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China follows America’s Monroe Doctrine as Obama pursues a policy of ambiguity

The U.S. and its regional allies do not have a straightforward geostrategy to deter China’s assertive behavior.

Officers of the Vietnamese Marine Guard monitor a Chinese coast guard vessel on the South China Sea on Thursday.
REUTERS/Nguyen Minh

Two centuries ago, the increasingly assertive United States declared that the Western Hemisphere was off limits to the great colonial powers of Europe. As President James Monroe’s eponymous doctrine altered the nature of trans-Atlantic relations, China is essentially following the American footprints in trans-Pacific affairs with its own Ménluó (a transliteration of Monroe) Doctrine in the East and South China Seas.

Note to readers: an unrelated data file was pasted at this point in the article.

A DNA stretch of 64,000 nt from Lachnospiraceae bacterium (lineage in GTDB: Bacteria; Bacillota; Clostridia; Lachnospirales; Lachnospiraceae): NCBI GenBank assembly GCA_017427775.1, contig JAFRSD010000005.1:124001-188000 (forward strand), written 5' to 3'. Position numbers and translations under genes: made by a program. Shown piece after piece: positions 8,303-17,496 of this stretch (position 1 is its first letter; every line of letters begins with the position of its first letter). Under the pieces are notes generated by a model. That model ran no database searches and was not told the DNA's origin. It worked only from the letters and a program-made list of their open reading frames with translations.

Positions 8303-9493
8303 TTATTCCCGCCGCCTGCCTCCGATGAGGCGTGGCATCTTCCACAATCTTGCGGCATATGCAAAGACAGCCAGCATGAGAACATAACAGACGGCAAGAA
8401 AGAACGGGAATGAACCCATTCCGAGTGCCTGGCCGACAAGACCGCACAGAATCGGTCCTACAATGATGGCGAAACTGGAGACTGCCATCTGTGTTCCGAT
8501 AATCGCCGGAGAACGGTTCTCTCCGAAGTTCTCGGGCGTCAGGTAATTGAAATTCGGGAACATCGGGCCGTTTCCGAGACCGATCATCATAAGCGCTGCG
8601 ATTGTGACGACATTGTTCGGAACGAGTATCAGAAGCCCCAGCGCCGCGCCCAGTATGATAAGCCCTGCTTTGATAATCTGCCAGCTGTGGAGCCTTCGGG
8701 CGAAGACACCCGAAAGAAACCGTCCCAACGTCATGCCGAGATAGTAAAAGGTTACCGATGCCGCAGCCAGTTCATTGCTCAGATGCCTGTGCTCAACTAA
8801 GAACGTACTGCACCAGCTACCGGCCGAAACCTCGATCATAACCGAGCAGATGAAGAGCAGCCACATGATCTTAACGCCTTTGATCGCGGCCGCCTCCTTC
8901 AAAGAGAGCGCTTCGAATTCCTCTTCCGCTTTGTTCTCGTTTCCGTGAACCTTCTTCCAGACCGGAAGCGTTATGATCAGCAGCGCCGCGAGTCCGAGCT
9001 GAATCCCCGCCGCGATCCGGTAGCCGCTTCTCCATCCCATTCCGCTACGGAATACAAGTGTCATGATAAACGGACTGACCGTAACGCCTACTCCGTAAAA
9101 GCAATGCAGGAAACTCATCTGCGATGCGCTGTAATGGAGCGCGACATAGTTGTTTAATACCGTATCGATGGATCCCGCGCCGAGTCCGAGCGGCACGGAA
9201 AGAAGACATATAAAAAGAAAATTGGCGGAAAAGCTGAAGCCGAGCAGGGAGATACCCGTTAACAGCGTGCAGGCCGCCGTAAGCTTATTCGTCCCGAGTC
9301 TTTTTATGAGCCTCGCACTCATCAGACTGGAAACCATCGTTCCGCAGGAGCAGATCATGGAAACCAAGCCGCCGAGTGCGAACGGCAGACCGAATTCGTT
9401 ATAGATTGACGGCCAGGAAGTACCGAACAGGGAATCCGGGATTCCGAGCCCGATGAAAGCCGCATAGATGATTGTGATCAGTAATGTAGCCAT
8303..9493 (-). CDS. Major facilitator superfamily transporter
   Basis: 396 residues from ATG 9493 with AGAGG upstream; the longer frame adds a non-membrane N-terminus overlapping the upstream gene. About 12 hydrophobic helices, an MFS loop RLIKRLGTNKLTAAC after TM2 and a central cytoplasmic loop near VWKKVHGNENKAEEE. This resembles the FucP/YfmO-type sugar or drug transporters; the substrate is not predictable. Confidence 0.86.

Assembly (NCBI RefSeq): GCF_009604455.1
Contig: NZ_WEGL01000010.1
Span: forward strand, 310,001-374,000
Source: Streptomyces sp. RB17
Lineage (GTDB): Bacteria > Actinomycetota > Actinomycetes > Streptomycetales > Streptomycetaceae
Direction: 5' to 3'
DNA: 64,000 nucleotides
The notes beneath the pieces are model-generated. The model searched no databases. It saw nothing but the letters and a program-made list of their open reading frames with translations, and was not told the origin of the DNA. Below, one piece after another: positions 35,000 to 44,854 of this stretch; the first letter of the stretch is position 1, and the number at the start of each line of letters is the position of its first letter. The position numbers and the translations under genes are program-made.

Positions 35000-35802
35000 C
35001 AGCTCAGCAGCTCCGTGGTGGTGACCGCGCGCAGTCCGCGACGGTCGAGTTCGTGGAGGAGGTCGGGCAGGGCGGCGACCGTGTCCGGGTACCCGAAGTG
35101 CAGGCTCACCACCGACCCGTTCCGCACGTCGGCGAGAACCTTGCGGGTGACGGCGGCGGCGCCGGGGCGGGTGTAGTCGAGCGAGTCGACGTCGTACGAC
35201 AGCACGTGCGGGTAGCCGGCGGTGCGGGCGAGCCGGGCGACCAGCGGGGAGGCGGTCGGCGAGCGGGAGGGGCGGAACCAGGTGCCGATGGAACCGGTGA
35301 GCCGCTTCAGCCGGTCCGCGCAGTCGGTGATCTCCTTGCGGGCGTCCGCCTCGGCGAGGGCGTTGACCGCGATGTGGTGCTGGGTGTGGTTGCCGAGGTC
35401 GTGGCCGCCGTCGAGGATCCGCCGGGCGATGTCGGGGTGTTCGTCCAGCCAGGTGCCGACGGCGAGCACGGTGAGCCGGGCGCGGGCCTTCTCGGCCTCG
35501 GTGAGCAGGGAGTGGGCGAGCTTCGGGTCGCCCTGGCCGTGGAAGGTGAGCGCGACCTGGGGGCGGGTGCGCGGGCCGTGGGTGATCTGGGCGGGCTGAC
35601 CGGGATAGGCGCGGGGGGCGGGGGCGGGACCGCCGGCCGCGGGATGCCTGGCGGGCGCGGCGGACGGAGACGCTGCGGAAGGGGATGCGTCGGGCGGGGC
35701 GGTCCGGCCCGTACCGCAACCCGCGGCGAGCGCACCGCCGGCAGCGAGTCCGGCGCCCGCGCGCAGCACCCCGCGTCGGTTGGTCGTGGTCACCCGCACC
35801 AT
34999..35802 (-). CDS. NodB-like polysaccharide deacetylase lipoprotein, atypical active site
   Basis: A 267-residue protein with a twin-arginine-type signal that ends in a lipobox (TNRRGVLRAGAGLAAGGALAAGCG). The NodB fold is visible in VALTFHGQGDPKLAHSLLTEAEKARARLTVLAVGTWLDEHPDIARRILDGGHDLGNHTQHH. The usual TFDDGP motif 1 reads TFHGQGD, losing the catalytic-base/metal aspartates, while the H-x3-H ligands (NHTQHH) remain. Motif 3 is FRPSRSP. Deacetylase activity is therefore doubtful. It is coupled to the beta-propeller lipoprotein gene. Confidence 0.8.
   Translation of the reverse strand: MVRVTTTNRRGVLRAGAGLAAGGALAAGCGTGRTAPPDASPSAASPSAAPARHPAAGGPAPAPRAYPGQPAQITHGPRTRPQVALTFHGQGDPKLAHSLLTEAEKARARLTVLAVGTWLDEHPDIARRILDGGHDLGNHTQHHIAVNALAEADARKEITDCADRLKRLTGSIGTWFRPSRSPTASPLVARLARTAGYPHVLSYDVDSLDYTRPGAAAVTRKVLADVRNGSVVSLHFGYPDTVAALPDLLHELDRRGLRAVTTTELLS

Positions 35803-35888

Beijing’s competing claims primarily involve the Diaoyu (or Senkaku in Japan) Islands dispute with Tokyo, the Paracel (or Xisha in China, Hoang Sa in Vietnam) Archipelagos conflict with Hanoi, and finally the Scarborough Shoal clash (or Huangyan Island in China) along with the Second Thomas Shoal (known as Ren’ai in China) with Manila. This maritime territory encompasses a historical “nine-dash line” map of China.

Last month, a few days after making a strong statement about the U.S. treaty obligations to defend Japan over the Diaoyu islands, President Barack Obama reiterated at a news conference in Manila that the Philippines and Vietnam should bring the disputed claims against China before an international tribunal under the Law of the Sea treaty.